"with the Principia Mathematica as a common starting point, the roads followed towards our common conclusions are so different that much may be gained from a comparison of these parallel evolutions."
We take up this comparison. After we survey Post's approach and Gödel's proof, we distill and emphasize two key dissimilarities based on their different methodologies.
• Roy Cook (University of Minnesota-Twin Cities), “Dangerous Distinctions”
The drawing of distinctions is one of the analytic philosopher's most fundamental tools. Of course, unbridled distinction-making has been criticized from within other philosophical perspectives (e.g. 'postmodern' philosophy and feminist philosophy). In this talk, however, I will show that distinctions are problematic by the analytic philosopher's own lights. In particular, I will show that the following claims are inconsistent:
(1) For every condition C, there is a distinction between those objects that have C and those that do not.
(2) Distinctions are objects (since, ,e.g. we can count them, or make distinctions between different types of distinctions).
(3) There is at least one object that is not a distinction.
I conclude by demonstrating that, although there is some formal similarity, this puzzle is distinct from the Russell paradox, and I quickly sketch two consistent formal systems for distinctions that parallel, roughly, ZFC and neo-logicist accounts of set theory respectively.
• Lydia Patton (Virginia Tech University), “Fishbones, Wheels, Eyes, and Butterflies: Is There a Unified Account of Mathematical and Physical Modeling?”
David Hilbert saw the connection between physics and mathematics as the “nerve” that invigorates mathematical reasoning, and Quine and Putnam argued that mathematics is indispensable to physical reasoning. But investigation of contemporary techniques of mathematical modeling compels the question: How do we construct meaningful, testable physical models using “non-natural”, abstract quantities and transformations, such as conformal maps and dimensionless constants? The paper concludes with an analysis of the dual role of geometrical and topographical reasoning in applied mathematics: providing understanding or explanation, on the one hand, and theory testing and explorative reasoning and experiment, on the other. In mathematics, just as in physics, the success or failure of techniques and experiments in proof suggests ways to alter or to strengthen the structure of existing theory.
Reception & Dinner 6:30pm-8:30pm, Private Dining Room, Morris Inn
Sunday, November 13, 2016
Room 129 of Debartolo Hall
• John Baldwin (University of Illinois-Chicago), “Philosophical implications of the paradigm shift in model theory”
The paradigm shift that swept model theory in the 1970’s really occurred in two stages. During the first stage in the 1950’s and 1960’s the focus switched from the study of properties of logics to properties of theories. In the second stage, Shelah’s decisive step was to move from merely identifying some fruitful properties (e.g. complete, model complete, ℵ1-categorical) that might hold of a theory to a systematic classification of complete first order theories.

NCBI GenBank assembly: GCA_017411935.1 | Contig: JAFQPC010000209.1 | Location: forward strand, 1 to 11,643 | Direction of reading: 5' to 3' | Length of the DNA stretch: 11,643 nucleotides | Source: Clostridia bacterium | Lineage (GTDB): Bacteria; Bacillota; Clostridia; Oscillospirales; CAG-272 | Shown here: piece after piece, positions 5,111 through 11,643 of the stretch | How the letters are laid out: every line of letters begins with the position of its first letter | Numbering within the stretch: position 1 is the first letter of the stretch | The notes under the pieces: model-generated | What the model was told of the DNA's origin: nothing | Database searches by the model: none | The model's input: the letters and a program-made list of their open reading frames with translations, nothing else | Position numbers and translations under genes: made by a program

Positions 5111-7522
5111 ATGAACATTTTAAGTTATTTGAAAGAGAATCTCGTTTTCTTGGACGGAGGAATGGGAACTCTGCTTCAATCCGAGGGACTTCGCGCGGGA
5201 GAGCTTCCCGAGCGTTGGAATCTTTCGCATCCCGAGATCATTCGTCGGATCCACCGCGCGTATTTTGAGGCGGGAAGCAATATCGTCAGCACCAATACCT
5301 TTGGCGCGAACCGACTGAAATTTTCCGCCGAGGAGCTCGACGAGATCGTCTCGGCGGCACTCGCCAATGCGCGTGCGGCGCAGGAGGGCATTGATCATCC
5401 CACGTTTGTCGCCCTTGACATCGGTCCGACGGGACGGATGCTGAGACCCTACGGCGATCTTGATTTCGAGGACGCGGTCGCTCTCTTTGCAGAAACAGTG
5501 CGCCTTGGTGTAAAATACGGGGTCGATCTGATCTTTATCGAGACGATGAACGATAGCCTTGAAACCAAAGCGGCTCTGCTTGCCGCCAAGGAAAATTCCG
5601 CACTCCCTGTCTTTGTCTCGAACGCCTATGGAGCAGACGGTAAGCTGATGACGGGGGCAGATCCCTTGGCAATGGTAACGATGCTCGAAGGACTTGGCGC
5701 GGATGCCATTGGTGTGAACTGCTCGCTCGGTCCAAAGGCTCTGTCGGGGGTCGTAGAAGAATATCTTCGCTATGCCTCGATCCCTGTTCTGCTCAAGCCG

Model theorists now undertake a systematic search for a finite set of syntactic conditions which divide first order theories into disjoint classes such that models of different theories in the same class have similar mathematical properties. With this framework one can compare different areas of mathematics by checking where theories formalizing them lie in the classification. From the standpoint of the philosophy of mathematical practice the focus is changed from justifying the reliability of mathematical results to the clear understanding and organization of mathematical concepts.
This shift sheds new light on a number of philosophical issues. For example, how does formal logic play a significant role in mathematics beyond the old metaphor of ‘the analysis of methods of reasoning’? What constitutes a paradigm shift in mathematics?
• Arezoo Islami (Stanford University), “The applicability of mathematics: a historical approach”
The applicability problem is the problem of explaining why mathematics is effective in the natural sciences. Different schools (in philosophy of mathematics) have given seemingly conflicting answers to the applicability problem. The conflict is solved if we understand mathematics against a historical background, which “progresses” between broadly speaking algebraic and geometrical structures, As a result of seeing mathematics in its historical context, I hope to show that the applicability problem is ill-posed once it is asked as a general, ahistorical question. Our answer to the question of why integral and differential calculus, for instance, is useful in classical mechanics is different from our response to why algebra was useful to the Renaissance merchant.
• Richard Samuels, Stewart Shapiro and Eric Snyder (The Ohio State University), “Scottish Neologicism, Frege's Constraint, and the Frege-Heck Condition”
The Neologicists Crispin Wright and Bob Hale both argue that our actual conception of the natural numbers is correctly characterized by Hume's Principle, not the familiar Dedekind-Peano Axioms, precisely because the former but not the latter meets what has come to be known as Frege's Constraint. Most recently, Hale argues that transitive counting is essential to possessing those concepts, and so ought to be built directly into their defining characterization. However, we argue that if transitive counting is the application relevant to satisfying Frege's Constraint, as Hale explicitly and Wright implicitly assumes, then neither the Dedekind-Peano Axioms nor Hume's Principle will satisfy it. On the other hand, if derivation is allowed in the explanation of transitive counting, then Hume's Principle will in fact satisfy Frege's Constraint, but so will the Dedekind-Peano Axioms. In either case, satisfying Frege's Constraint will not adjudicate in favor of one of these as correctly characterizing our actual natural number concepts.